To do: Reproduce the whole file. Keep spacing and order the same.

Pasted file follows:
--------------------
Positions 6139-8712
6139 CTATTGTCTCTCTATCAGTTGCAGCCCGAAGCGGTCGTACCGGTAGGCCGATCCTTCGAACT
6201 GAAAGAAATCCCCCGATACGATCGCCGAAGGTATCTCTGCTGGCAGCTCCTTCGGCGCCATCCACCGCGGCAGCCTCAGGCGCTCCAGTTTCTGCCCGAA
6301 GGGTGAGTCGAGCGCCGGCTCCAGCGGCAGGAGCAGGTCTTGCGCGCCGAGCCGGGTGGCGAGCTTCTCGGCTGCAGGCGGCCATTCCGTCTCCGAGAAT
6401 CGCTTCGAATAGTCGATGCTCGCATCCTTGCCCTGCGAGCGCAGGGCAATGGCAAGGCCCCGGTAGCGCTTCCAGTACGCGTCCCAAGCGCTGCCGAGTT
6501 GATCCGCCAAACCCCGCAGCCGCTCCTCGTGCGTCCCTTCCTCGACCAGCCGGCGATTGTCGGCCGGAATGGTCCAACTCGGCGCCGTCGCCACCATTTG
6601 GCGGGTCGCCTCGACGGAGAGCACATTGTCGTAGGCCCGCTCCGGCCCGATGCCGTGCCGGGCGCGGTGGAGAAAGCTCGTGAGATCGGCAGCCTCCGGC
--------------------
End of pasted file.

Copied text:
Positions 6139-8712
6139 CTATTGTCTCTCTATCAGTTGCAGCCCGAAGCGGTCGTACCGGTAGGCCGATCCTTCGAACT
6201 GAAAGAAATCCCCCGATACGATCGCCGAAGGTATCTCTGCTGGCAGCTCCTTCGGCGCCATCCACCGCGGCAGCCTCAGGCGCTCCAGTTTCTGCCCGAA
6301 GGGTGAGTCGAGCGCCGGCTCCAGCGGCAGGAGCAGGTCTTGCGCGCCGAGCCGGGTGGCGAGCTTCTCGGCTGCAGGCGGCCATTCCGTCTCCGAGAAT
6401 CGCTTCGAATAGTCGATGCTCGCATCCTTGCCCTGCGAGCGCAGGGCAATGGCAAGGCCCCGGTAGCGCTTCCAGTACGCGTCCCAAGCGCTGCCGAGTT
6501 GATCCGCCAAACCCCGCAGCCGCTCCTCGTGCGTCCCTTCCTCGACCAGCCGGCGATTGTCGGCCGGAATGGTCCAACTCGGCGCCGTCGCCACCATTTG
6601 GCGGGTCGCCTCGACGGAGAGCACATTGTCGTAGGCCCGCTCCGGCCCGATGCCGTGCCGGGCGCGGTGGAGAAAGCTCGTGAGATCGGCAGCCTCCGGC